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Affiliating with a Broker-Dealer

We frequently speak with our clients about whether their participation in an EB-5 program requires registration as a broker-dealer. Joseph Furey, Assistant Chief Counsel at the SEC Division of Trading and Markets, addressed this topic on the joint USCIS/SEC stakeholder call held on April 3, 2013. The SEC staff takes a broad view of the broker-dealer registration requirements — broad both as to activities that require registration and as to applicability to extraterritorial activities. (Readers should note that an SEC staff view does not necessarily mean that the SEC would be successful in an administrative or litigation enforcement action brought against an unlicensed participant.  However, the SEC may bring such an action, and any company not registering would face the possibility of the cost of defending itself in any such action.)

Registration as a broker-dealer is a time-consuming process and once registered, a broker-dealer has robust ongoing compliance requirements, including being subject to regulation by FINRA.  For many EB-5 participants, registering as a broker-dealer would require a significant increase in their costs of doing business.

An alternative for EB-5 participants is to affiliate with a registered broker-dealer.  The simplest way to understand this arrangement is to think about a traditional company which wishes to raise money in an initial public offering.  In an IPO, the issuer engages a broker-dealer (more often, a syndicate of broker-dealers) to offer and sell the securities.  The IPO remains the issuer’s offering.  The issuer continues to be an active participant in the offering, including drafting the disclosure document and putting on “road show” presentations to potential investors coordinated by the broker-dealers.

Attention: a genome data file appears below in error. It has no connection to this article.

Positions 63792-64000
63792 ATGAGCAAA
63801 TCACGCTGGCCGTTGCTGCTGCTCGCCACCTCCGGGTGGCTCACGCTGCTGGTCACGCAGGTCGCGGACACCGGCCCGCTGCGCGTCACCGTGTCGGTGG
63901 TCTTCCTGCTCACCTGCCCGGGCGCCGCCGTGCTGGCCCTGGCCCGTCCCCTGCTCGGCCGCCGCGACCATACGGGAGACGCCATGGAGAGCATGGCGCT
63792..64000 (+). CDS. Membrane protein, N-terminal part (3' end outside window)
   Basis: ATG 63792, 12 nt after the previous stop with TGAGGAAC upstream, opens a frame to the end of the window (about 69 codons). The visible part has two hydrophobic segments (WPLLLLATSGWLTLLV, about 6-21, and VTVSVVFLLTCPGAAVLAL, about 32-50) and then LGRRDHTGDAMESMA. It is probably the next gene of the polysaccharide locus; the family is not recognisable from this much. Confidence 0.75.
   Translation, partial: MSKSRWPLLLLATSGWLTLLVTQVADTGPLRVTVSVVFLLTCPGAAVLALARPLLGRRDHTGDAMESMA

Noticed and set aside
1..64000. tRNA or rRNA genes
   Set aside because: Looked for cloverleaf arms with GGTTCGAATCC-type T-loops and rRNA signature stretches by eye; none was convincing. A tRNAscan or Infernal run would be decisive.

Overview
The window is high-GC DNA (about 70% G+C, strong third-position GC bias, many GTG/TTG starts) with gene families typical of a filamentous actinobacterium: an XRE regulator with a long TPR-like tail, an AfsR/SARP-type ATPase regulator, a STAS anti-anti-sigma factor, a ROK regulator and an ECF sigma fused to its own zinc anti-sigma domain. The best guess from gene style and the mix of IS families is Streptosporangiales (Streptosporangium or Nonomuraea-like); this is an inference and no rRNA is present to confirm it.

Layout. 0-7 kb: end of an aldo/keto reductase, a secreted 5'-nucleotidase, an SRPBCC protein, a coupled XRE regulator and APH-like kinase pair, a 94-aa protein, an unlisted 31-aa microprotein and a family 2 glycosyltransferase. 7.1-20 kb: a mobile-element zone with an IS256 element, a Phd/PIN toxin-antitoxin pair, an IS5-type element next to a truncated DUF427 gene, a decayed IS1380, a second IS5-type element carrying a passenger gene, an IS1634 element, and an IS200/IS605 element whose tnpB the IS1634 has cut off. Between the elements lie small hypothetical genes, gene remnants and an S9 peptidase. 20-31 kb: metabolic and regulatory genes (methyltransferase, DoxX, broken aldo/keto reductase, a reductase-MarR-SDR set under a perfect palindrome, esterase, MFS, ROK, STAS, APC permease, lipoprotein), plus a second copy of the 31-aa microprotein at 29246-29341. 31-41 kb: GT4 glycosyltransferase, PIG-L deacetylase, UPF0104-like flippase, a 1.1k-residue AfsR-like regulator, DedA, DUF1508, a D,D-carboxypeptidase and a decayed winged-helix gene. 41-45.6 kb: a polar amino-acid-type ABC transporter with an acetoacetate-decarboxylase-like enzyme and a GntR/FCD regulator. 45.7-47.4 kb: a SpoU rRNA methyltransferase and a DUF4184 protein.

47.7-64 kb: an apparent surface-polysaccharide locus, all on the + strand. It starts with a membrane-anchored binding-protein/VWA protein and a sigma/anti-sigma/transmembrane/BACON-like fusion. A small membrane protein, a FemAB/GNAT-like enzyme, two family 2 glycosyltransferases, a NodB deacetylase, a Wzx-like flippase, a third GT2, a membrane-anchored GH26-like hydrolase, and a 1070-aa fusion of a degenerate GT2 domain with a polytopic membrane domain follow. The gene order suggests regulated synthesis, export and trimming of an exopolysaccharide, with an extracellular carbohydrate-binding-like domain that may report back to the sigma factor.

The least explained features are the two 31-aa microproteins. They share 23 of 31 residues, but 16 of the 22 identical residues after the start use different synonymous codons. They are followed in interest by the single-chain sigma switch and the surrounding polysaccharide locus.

Similarly, a full service regional center offering securities (an issuer) can conduct the offering through a third-party registered broker-dealer, still playing an active role itself, and compensate such broker-dealer based on success of the offering.

Until recently, there were few, if any, registered broker-dealers active in the EB-5 space.  Several firms have now entered this marketplace.  We are compiling a list of these firms.

For those EB-5 participants coming to the reluctant conclusion that their activities fall within the purview of the SEC’s position on broker-dealer activities, affiliation represents an attractive alternative to full registration.

Copyright © 2020, Sheppard Mullin Richter & Hampton LLP.National Law Review, Volume III, Number 176


About this Author

John Tishler, capital markets, corporate finance, attorney, Sheppard Mullin, law

Mr. Tishler is a partner in the Corporate Practice Group in the firm's Del Mar Heights office and is the Co-Chair of the firm's Capital Market/Public Companies team.

Areas of Practice

Mr. Tishler's practice encompasses domestic and international capital markets, corporate finance, corporate governance, business transactions, mergers and acquisitions and technology. He advises established NYSE, NASDAQ and international exchange issuers and smaller high-growth clients on capital structures, equity and...